Other factors are like acclimatisation, state of health and expectation of comfort level also defines the satisfaction level in a given space.

2) Environmental Factors 

c) air temperature – this is the temperature of the air surrounding the human body, generally represented in degree celsius or fahreneit.

d) mean radiant temperature – it is the measure of the average temperature of the surfaces that surrounds the human body with which it will exchange the heat. It has a gretaer influence than air temperaure since it defines how we lose or gain the heat from/to the environment. For example, radiant heat sources like sun, fire, equipments, hot machinery generate lot of radiant heat.

e) air speed – it is the speed of the air that a person is in contact with. It is generally represented in m/s. The more the speed of the air, the greater the exchange of heat between the person and air. Moving air in warm or humid climate cam make us feel cooler due to convective heat loss.

f) and relative humidity – it is the ratio between the actual amount of water vapout in the air and maximum amount of water vapour that air can hold at that air temperaature, expressed as percentage. the higher the RH, the more difficlut is to lose the heat through the evaporation of sweat. The ideal RH is about between 50% – 70% for s space to be thermally comfortable.

The evaluation of above six methods is the way of measuring thermal comfort in any given workplace.

The point to be noted is that even if all these factors may vary with time, standards ususally refer to a steady state to study themal comfort just allowing limited temperature variatoons.  It may also be noticed that for some people air movement can be pleasant and provide comfort and for some people it may cause discomfort.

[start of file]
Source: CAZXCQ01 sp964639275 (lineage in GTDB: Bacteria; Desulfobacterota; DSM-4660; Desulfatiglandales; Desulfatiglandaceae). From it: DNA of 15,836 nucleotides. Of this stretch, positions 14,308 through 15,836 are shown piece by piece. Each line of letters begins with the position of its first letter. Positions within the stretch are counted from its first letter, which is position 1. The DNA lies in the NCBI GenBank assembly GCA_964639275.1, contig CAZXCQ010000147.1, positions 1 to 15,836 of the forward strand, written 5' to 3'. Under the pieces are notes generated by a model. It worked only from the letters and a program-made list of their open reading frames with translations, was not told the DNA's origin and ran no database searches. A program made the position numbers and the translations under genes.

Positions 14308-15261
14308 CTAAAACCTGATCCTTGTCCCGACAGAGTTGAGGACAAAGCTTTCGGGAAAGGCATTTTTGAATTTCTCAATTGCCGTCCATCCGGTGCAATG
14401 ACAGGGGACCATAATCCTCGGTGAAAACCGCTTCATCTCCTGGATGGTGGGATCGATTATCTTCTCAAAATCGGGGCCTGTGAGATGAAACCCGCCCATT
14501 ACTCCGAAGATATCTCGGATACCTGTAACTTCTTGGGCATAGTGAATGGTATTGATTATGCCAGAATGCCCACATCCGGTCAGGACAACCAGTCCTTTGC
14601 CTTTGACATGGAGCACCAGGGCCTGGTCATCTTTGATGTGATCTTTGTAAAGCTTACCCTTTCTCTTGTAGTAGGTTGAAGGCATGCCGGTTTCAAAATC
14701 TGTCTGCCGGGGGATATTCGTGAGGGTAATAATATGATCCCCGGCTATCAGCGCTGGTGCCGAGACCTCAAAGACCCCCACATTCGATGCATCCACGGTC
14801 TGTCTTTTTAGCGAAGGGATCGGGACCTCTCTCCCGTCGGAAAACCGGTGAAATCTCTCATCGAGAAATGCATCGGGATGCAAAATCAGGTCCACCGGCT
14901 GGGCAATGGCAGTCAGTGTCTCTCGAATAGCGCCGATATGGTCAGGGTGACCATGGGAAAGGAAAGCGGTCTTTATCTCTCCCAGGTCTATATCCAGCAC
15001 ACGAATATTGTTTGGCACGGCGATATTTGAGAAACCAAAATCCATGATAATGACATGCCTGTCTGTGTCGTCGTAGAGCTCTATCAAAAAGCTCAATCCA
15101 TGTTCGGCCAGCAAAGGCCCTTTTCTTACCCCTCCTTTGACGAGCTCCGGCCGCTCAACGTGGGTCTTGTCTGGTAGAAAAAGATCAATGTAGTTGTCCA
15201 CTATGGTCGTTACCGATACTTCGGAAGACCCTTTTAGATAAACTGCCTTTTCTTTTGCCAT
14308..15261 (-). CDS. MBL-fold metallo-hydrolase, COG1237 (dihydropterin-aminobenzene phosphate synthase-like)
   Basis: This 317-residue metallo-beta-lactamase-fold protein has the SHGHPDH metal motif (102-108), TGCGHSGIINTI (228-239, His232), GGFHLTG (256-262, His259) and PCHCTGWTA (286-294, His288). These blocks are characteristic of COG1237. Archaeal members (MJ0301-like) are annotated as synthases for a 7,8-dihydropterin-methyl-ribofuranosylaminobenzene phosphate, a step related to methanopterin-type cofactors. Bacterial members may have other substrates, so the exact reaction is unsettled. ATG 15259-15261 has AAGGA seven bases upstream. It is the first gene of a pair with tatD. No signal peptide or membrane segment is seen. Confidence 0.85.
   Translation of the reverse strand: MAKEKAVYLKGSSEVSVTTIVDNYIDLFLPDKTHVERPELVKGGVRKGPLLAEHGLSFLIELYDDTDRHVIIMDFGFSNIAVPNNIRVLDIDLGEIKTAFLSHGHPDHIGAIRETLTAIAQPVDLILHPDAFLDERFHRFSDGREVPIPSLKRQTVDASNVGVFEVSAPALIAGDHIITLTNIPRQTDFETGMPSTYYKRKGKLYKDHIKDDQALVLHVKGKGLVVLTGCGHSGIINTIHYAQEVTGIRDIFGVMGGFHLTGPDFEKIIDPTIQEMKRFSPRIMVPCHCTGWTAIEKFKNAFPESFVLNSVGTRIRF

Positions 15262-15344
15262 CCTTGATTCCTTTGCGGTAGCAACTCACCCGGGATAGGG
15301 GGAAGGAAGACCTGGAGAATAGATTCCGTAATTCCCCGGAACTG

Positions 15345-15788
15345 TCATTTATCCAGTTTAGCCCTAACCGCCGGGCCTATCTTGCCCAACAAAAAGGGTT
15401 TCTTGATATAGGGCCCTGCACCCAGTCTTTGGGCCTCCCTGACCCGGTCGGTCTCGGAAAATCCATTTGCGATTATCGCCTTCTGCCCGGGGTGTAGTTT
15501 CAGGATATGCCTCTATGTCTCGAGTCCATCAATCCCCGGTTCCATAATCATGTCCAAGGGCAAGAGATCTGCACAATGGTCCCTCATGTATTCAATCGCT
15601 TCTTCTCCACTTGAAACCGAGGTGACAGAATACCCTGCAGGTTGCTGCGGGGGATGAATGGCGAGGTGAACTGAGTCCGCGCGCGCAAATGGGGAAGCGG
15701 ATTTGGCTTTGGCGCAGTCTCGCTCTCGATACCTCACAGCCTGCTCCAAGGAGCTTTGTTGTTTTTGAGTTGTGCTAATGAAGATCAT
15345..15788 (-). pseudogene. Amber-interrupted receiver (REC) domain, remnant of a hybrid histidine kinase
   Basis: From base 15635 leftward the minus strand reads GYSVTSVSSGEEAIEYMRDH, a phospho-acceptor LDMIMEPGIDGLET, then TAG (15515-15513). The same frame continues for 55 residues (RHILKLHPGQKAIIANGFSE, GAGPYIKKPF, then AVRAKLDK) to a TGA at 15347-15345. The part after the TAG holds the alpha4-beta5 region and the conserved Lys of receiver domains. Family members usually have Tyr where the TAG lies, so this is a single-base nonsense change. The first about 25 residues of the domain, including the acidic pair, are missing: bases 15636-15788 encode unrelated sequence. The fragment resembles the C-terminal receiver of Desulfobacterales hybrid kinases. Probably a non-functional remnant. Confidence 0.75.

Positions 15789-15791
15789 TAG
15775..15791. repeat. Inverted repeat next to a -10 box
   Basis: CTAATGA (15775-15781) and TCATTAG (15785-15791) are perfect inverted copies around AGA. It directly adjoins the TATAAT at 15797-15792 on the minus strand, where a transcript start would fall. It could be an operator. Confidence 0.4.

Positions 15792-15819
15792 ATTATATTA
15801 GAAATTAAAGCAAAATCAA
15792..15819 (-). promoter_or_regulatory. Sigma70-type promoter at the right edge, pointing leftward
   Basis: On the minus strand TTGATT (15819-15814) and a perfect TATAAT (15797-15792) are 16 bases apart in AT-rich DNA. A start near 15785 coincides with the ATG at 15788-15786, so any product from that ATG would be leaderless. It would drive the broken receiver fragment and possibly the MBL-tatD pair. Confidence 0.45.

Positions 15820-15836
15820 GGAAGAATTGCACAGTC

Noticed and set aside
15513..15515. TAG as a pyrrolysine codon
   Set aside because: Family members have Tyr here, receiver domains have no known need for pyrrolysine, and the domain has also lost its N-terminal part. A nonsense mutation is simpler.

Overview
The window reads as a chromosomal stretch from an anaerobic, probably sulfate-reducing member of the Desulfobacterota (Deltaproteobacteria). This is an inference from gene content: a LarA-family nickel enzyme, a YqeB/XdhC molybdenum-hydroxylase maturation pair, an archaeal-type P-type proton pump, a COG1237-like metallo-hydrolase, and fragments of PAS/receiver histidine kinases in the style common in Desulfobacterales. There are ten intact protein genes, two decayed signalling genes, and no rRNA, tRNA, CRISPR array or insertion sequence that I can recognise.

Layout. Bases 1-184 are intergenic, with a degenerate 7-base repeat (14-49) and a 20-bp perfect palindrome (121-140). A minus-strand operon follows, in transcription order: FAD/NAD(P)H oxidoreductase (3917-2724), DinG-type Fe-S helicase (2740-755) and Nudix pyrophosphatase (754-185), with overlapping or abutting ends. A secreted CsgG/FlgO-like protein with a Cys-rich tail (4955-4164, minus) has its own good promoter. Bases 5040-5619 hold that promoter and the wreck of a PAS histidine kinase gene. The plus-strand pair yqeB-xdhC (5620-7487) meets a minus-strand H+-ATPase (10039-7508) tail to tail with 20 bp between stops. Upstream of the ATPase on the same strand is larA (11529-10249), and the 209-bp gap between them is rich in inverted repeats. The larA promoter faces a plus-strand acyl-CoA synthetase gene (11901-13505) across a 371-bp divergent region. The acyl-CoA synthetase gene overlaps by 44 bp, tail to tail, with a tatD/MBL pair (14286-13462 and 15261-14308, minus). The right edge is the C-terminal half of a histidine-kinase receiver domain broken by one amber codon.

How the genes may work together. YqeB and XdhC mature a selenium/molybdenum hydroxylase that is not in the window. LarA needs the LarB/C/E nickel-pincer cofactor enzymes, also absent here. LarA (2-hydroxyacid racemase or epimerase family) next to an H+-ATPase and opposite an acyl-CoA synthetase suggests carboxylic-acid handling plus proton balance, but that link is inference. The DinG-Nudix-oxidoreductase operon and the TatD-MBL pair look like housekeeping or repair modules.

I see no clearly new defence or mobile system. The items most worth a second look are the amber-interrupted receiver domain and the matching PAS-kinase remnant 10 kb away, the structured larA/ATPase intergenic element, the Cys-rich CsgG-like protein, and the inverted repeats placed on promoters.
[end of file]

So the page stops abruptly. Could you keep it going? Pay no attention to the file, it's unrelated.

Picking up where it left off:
The HVAC strategy for any workplace should cater to above all parameters in order to control th ethermal comfort levels .

Concrete

Here I am just sharing very basic understanding on concrete requisite for an architect to know. These are just thumb rules and shall not be considered for any construction puporse without any consent from certified Structural Engineer.

Concrete is a mix composed of cement (binder), aggregates (filler) and water (binder). The composition of three or adding the reinforcement to it depends upon the requirement of physical strength that is desired from hardened concrete, and workability of fluid concrete for the purpose of pouring and compaction. The fluid mix of three can be molded into any shape to create the fascinating structures or elements.

The desired compressive strength of concrete depends on complete process of concreting that involves quanitity of mix, types of admixtures and plasticizers, batching plant, pouring, compaction and finally curing.

A very generic formula for the proportion of cement, sand and coarse aggregate is 1 : n : 2n by volume. The different types of concrete mix designs are denoted by Letter ‘M‘ followed by a number where number represents the specific compressive strength of 20 cm cube at 28 days expressed in n/sqmm.

Following are the some types of concrete Mix:

  • M 10 – 1 : 3 : 6 ( thumb rule to remember is that the total comes to 10 for M 10)
  • M 15 – 1: 2 : 4
  • M 20 – 1 : 1.5 : 3
  • M 25 – 1 : 1 : 2
  • M30 onward are generally design mix according to requirement of various strengths.

Few thumbrules for quick awareness:

  • M25 and above shall be used for high strength where reinforcement is involved. ALl are design mix.
  • M15 and M 20 shall be used for normal strength in building construction, and not for structural loads.